3. Sentence enhancement laws specific to HIV that do not criminalize a behavior but increase the sentence length when a person with HIV commits certain crimes.
  4. Sentence enhancement laws specific to STDs that do not criminalize a behavior but increase the sentence length when a person with an STD commits certain crimes; this includes HIV.
  5. The “get out of jail free" category:  no specific criminalization laws.

Criminal statutes, such as reckless endangerment and attempted murder, can be used to criminalize behaviors that can potentially expose another to HIV and/or an STD; many states have laws that fall into more than one of the categories.  In 21 of the states, laws require people with HIV who are aware of their status to disclose their status to sex partners, and 12 states require disclosure to needle-sharing partners.

HIV exposure laws - USA
HIV exposure laws - USA - map legend

Since 2014, five states have modernized their HIV-related criminal laws to include (1) proof of intent to transmit, or (2) actual HIV transmission in order to sustain a criminal charge.  Additionally, they provide as mitigating factors taking measures to prevent transmission — such as viral suppression ("treatment as prevention" or TasP which can render an infected person non-infectious), condom use, and the use of PrEP by a partner.

I bring this up for two reasons, thoughtful reader.  First, it is an issue I care deeply about as an HIV positive man for over 23 years; I consider it my moral duty to become and remain as informed and up-to-date as I can on every aspect of HIV/AIDS so that I never put anyone else at risk of contracting this deadly contagious disease.  But secondly, and more importantly today, I want to pose a question to you.

We know that COVID-19 kills people.  There is no, as of yet, vaccine or cure.  Scientists, doctors, and public health officials and experts have a reasonably good idea of how it is transmitted; they have identified high risk behaviors, and steps that can be taken to lessen the possibility of giving COVID to another, innocent person if you are unfortunate enough to be infected.  In almost every conceivable way, having COVID is like having HIV/AIDS — they are both highly contagious, communicable diseases that can kill you or leave you with complications that will affect your health, well-being, and financial security for the rest of your life.  Both have a set of “high risk” behaviors that make transmission of the virus highly probable; likewise, both have simple, minimally obtrusive/invasive safety precautions and best practices that when observed lessen the spread of the disease from person to person.  Just as an HIV positive person should always wear a condom during sexual intercourse, a COVID positive person should always wear a mask when breathing!  In both cases — the condom and the mask — the positive person is protecting you from them, not them from you.  It is a moral imperative.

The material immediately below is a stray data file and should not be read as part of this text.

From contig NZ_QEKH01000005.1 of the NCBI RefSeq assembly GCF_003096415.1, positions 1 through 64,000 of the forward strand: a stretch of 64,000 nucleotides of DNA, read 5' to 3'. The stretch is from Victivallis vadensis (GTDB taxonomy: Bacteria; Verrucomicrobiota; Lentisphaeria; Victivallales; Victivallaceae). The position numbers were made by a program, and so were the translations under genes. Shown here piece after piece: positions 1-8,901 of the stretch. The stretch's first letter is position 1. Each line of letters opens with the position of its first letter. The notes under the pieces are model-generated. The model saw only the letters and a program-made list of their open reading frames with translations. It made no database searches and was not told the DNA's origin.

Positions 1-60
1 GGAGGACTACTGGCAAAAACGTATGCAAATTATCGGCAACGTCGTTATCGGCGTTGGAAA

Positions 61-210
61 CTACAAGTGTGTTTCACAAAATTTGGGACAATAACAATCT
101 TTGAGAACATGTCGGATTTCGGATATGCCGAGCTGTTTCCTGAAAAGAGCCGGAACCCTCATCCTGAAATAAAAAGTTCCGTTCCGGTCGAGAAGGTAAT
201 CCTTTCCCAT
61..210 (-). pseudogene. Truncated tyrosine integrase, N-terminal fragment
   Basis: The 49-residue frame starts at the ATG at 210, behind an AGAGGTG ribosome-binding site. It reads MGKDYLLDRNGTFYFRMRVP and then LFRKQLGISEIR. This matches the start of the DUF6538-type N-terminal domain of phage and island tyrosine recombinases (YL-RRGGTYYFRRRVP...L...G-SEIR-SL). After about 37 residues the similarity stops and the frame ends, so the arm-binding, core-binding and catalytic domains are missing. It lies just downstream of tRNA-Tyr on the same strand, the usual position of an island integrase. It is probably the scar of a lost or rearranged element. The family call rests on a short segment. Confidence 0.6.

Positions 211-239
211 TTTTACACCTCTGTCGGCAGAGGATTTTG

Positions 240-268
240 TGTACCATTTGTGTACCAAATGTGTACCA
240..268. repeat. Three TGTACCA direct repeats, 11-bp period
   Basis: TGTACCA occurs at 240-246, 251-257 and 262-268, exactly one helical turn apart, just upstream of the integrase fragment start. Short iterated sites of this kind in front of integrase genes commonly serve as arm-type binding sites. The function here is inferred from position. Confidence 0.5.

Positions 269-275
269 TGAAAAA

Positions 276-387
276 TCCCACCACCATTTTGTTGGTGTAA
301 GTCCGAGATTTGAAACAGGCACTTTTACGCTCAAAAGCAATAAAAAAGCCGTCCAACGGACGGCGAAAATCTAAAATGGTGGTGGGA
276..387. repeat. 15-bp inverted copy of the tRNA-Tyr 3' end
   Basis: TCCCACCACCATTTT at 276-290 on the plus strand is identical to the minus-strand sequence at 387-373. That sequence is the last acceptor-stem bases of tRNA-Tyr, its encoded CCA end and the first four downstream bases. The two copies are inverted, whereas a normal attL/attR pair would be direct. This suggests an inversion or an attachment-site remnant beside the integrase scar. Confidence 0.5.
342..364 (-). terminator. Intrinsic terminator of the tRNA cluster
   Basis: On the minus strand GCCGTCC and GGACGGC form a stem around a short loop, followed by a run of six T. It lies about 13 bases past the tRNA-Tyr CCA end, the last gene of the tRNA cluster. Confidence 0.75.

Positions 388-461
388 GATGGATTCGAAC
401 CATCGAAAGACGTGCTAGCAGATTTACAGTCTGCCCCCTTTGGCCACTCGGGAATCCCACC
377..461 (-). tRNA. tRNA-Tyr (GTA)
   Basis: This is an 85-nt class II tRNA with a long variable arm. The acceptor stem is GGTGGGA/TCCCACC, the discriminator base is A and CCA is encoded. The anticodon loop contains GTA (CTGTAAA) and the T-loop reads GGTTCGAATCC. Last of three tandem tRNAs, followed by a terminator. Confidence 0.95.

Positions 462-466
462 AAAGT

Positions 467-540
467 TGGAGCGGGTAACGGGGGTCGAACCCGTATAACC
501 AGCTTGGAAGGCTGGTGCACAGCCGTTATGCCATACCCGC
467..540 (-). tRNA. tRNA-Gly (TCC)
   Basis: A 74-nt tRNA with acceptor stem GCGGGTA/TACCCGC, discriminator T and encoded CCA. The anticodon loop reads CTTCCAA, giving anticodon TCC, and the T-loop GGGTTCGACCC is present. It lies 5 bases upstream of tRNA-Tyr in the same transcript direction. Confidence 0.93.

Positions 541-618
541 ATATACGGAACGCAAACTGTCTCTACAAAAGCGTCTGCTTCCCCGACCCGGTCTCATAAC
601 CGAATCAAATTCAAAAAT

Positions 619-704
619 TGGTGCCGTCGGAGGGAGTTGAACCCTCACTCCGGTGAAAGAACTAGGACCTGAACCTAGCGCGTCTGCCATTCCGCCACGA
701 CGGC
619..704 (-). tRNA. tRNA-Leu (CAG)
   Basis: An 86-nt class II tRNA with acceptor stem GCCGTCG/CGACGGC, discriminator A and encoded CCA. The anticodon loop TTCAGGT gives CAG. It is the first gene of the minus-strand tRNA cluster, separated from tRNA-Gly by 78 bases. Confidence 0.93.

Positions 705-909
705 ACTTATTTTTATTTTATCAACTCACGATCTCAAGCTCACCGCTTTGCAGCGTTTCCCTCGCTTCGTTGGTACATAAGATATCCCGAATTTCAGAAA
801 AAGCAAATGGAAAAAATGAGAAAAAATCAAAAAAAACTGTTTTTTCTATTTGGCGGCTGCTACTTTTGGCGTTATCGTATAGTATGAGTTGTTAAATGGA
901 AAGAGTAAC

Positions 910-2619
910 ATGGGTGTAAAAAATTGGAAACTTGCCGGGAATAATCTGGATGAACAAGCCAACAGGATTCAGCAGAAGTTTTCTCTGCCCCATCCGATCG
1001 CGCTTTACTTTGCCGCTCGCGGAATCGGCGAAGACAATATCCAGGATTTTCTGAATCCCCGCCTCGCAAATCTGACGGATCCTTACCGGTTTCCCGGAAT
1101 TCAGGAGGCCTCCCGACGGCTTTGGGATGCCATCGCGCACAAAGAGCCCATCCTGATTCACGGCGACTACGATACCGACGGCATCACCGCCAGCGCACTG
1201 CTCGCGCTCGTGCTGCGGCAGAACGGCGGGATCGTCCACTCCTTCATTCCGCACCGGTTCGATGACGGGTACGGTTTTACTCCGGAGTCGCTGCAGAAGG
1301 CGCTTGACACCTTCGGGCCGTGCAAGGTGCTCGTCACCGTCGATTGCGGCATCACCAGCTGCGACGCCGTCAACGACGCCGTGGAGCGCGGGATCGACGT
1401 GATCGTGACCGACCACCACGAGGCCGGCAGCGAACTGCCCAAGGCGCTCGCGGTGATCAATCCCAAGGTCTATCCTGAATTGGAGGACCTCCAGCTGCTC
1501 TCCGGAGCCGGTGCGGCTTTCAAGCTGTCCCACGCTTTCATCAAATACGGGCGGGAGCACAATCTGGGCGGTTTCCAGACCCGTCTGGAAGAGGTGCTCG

Just as we might say, “don’t stab someone with a knife because it might kill them and you would be guilty of murder or manslaughter at the least,” just as states, rightly, reflect the potentially criminal nature of knowingly infecting another person with HIV and acknowledge that reasonable steps (based on science) one takes to make transmission less likely reduce one's culpability for criminal liability, can we not apply the same litmus test to someone whose reckless actions put others in danger of contracting COVID-19?

Trump removes mask while infected with COVID

Not only do I think we can, I think we should.